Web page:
Bigger dogs do have bigger bladders. For the dogs, this means they can hold more in between being let out. For you, this means you can go longer out of the house before you have to run back home or call on a neighbor. You may be able to push 8 or 9 hours for bigger breeds.
The status of your dog’s potty-training journey is important to factor in. If they’re not potty trained at all, it is expected you need to take them out more frequently than adult dogs. Take them out in the morning, then at least once an hour throughout the day. Then, each month older they get you can extend this time little by little.
A good rule of thumb with puppies: if they’re peeing or pooping in the house, you need to take them out more often. And when they do go (when they’re outside), reward them! Give them a treat and some praise to associate going outside with positivity.
It’s usually recommended to leave them in a crate when you aren’t home, so they can differentiate between being inside (where there is no bathroom) and outside (where they can go). Dogs don’t like to go where they sleep, so this clear distinction will make it obvious to puppies.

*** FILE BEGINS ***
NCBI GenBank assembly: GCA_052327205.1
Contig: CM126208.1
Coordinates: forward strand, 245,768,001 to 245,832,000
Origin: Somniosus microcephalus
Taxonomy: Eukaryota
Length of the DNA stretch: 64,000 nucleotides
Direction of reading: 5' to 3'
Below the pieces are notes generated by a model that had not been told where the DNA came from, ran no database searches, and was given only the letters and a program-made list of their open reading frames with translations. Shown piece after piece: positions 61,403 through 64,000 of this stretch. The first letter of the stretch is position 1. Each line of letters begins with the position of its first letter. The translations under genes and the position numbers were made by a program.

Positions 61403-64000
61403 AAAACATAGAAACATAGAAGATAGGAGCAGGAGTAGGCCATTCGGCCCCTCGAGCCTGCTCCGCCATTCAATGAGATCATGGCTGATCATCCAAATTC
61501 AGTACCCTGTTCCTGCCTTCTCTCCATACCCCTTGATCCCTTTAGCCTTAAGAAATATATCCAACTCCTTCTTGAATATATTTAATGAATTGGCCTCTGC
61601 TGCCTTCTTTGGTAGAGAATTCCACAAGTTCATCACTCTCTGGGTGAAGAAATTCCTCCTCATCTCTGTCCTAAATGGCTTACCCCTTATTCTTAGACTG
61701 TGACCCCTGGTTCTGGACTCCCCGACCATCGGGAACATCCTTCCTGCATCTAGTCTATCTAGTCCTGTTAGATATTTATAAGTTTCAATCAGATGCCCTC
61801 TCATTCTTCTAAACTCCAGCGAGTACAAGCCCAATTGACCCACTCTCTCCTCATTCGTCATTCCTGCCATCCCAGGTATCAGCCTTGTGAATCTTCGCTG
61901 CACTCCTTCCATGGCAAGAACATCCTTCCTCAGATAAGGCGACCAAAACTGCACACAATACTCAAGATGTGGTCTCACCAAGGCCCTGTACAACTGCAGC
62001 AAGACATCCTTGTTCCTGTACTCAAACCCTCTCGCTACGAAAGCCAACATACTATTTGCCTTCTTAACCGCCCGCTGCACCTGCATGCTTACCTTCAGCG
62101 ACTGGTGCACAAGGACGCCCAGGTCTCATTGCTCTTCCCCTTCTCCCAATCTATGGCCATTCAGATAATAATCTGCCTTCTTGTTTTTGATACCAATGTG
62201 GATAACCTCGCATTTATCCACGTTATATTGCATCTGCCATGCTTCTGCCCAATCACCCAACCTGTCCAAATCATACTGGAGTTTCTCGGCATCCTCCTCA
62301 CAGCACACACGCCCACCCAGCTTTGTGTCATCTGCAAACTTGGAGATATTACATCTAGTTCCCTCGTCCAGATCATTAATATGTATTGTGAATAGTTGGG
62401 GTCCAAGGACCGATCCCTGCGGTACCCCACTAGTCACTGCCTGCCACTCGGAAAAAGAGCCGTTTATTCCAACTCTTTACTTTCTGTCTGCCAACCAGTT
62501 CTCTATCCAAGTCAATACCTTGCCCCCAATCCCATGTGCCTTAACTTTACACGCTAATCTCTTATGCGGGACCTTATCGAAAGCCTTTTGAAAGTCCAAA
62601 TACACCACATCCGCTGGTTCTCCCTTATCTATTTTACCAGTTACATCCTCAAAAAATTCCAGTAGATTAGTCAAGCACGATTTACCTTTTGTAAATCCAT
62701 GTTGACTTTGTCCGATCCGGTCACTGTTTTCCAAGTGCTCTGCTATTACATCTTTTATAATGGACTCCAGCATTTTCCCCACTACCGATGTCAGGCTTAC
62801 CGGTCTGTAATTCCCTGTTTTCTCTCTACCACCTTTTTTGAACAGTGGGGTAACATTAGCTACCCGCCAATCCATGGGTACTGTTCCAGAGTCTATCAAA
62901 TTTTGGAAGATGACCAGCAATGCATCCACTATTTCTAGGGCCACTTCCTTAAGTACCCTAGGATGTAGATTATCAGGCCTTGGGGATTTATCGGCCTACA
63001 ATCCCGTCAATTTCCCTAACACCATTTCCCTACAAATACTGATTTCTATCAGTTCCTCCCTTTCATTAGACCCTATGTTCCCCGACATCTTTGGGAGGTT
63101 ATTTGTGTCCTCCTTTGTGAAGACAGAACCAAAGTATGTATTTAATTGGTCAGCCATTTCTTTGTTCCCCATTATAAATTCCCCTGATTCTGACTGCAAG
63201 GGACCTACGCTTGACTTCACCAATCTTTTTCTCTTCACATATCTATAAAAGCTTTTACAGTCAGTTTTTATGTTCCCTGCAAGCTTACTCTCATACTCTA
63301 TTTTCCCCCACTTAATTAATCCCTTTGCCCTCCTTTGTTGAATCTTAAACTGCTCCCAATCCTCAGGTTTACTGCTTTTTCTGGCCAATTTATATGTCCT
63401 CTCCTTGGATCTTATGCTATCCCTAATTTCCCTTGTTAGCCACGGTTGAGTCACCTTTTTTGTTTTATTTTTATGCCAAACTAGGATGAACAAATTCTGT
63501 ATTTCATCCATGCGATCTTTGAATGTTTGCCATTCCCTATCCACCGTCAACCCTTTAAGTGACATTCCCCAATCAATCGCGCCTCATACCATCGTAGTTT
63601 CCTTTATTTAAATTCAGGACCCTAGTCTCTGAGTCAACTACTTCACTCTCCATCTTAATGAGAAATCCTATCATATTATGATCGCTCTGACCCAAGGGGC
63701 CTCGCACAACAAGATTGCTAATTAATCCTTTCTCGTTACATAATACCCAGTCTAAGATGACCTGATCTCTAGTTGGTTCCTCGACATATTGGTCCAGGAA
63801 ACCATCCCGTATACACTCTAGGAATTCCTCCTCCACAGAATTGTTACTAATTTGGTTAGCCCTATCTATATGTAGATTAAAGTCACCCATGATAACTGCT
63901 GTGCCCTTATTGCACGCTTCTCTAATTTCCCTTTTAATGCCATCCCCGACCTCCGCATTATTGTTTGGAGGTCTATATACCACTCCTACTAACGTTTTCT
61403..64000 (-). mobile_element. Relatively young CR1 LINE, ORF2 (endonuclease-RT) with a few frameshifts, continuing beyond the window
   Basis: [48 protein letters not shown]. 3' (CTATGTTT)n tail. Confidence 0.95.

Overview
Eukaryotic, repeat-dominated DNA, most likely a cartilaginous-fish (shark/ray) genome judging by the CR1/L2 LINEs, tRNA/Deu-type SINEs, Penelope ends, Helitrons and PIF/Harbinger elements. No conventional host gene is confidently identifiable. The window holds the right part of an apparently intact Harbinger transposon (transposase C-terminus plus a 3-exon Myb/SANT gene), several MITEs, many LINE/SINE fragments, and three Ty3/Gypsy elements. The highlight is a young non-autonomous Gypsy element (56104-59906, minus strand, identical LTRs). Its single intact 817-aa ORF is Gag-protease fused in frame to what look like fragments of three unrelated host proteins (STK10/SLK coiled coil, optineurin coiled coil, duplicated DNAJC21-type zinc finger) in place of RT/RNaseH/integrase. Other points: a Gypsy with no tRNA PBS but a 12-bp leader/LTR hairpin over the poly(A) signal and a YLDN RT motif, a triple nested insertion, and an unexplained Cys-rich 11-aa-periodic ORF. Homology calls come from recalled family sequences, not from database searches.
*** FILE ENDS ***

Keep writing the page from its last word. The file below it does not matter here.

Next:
How Long is Too Long for a Dog to Go Without Peeing
You’re probably thinking “what about when I’m at work?” And you may even be starting to consider that this may not be feasible with your lifestyle. No worries! Try to monitor your dog on a day you’re home and see how long he can go before he starts showing signs of needing to go potty.
As for a maximum, typically anything exceeding 10 to 12 hours isn’t in the healthy range – especially for a smaller dog. So, if you have an extra-long shift or sleep in a little too much, you may still be able to squeeze those things in. Just consider it the exception, not the rule.
How to Know When Your Dog Needs to Go Out
Dogs have body language too! It’s important to watch for the signs, even if your dog can’t directly tell you what he needs. Some of the signs include:
- Circling around
- Scratching the door
- Barking or whining
What Happens if You Don’t Let Them Out?
Besides having a mess in your house, leaving dogs inside too long can cause numerous health issues.
They can become overweight and develop bladder issues if not taken outside enough.